They can’t all be winners; at some point, you have to make a decision–what kind of session is this going to be? Sure, we have plans and programs, but can we always stick to them? Should we? Often, circumstances necessitate adaptation, and we are faced with the choice of following the program as written, or making changes to ensure our ultimate success. In my extensive lifting experience, I have always found that molding to your surroundings (versus the opposite) produces better results.
There are several factors that can affect your performance, and will determine what kind of training session you’ll have. Just to name a few:
- mental preoccupation
- menstrual cycle
- emotional distress
So what do you do if you walk into the gym and are experiencing fatigue, discomfort or a lack of motivation due to one of these factors? Well, I have a simple 3 step process that I am going to share with you in order to help you have the most effective training session-regardless of physiological or environmental circumstances.
The first thing you need to do is assess your physical and mental state. Are you sore? Are you under-rested or over-trained? Do you have a nagging pain in your left hip, a sinus headache or menstrual cramps? Are you experiencing heartache or just in a plain yucky mood? Bottom line-you have to check in.
One very effective way to assess is by doing a thorough dynamic warmup, including foam rolling, mobility and some type of dynamic movement. Mine usually looks something like this:
- Foam roll, 5 minutes
- Hip flexor stretch
- Reverse lunge
- Lateral lunge
- One leg deadlift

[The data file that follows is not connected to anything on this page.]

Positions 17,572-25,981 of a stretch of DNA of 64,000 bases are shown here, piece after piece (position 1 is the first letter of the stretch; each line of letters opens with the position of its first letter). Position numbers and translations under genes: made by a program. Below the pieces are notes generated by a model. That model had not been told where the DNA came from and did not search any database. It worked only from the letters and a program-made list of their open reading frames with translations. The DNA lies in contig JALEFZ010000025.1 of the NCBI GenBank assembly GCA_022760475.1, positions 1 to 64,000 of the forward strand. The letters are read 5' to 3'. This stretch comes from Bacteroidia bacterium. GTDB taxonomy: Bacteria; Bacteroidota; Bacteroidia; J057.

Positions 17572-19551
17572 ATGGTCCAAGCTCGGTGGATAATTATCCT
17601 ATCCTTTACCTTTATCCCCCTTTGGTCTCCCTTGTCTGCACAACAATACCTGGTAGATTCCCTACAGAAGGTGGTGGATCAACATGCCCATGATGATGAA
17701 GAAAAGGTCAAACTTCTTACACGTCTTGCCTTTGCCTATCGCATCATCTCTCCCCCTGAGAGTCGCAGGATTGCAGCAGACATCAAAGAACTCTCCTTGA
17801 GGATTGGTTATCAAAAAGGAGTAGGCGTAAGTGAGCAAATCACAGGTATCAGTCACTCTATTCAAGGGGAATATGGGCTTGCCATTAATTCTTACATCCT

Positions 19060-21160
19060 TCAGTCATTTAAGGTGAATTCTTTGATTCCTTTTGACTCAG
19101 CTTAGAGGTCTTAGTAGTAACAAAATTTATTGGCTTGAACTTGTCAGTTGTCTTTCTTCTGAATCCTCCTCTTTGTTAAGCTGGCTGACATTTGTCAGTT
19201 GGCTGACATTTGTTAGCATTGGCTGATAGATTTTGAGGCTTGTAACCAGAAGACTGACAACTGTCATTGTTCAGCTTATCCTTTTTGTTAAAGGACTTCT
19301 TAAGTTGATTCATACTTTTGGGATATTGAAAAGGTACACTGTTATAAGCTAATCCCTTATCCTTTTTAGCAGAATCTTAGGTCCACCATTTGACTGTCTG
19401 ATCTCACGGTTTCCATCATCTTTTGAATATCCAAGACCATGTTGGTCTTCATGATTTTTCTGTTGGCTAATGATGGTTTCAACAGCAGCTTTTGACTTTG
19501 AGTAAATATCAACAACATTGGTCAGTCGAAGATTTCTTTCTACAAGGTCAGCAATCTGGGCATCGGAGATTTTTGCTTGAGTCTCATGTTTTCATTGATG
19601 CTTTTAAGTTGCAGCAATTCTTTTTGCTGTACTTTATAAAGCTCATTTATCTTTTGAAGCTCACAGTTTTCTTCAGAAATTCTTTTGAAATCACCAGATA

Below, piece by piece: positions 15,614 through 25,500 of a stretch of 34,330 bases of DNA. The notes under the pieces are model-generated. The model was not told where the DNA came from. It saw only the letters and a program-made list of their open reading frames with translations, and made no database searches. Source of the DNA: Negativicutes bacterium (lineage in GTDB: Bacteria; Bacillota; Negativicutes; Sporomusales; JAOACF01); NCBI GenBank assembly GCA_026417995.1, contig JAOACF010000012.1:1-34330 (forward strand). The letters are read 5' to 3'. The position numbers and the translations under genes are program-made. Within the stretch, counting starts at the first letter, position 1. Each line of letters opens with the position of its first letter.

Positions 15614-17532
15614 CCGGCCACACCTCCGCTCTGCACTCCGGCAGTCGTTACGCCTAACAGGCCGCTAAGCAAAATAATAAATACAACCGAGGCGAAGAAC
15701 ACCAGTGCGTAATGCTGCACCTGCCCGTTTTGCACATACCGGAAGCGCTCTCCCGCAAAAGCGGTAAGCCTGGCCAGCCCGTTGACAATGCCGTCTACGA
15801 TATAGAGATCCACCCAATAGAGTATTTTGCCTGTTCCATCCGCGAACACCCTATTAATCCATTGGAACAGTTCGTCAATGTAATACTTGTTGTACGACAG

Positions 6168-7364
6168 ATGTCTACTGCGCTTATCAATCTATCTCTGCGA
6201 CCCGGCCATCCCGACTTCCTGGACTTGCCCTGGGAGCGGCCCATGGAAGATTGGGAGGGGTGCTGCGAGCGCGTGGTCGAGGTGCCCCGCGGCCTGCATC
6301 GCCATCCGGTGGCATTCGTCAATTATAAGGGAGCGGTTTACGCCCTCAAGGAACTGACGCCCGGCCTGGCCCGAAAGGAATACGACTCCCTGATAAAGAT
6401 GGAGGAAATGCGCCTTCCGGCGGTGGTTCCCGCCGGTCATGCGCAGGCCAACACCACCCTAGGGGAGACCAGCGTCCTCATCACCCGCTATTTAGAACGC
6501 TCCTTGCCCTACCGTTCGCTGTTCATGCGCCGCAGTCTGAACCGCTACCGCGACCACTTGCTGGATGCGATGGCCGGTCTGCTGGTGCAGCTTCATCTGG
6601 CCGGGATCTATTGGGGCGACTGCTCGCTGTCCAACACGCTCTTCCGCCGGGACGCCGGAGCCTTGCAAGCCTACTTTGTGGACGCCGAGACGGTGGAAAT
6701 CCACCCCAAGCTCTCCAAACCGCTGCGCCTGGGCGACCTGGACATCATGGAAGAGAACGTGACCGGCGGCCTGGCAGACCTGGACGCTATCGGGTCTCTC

- Bodyweight squat
- Turkish Get Up
I can always tell by the end of my warmup what kind of training session I’m going to have. If simple bodyweight movements feel challenging, what are the chances I’m going to move some serious weight during my lifts? If my calves are significantly sore, should I really sprint? Using a warmup to gauge the intensity and direction of your training session is a great way to assess.
Bonus tip: When I’m short on time, foam rolling and TGUs will do the trick.
For most of us, this is where the real challenge lies. Over the course of our gym evolution, we have the unfortunate tendency of developing emotional attachments to exercises and workouts. For example, if I told you that you needed to take a break from deadlifting, would you consider punching me in the face? Probably.
Be honest with yourself. How difficult do you think it would be to deviate from your proposed plan, accepting that circumstances can necessitate change? Breaking emotional ties to lifts and acknowledging that modification is imminent will help make your training session more effective.
There is truly no greater skill in life than adaptability. Being malleable in all aspects is integral to success, because let’s face it-things don’t always go the way they should. Conversely, remaining rigid in the face of challenge can often lead to disaster.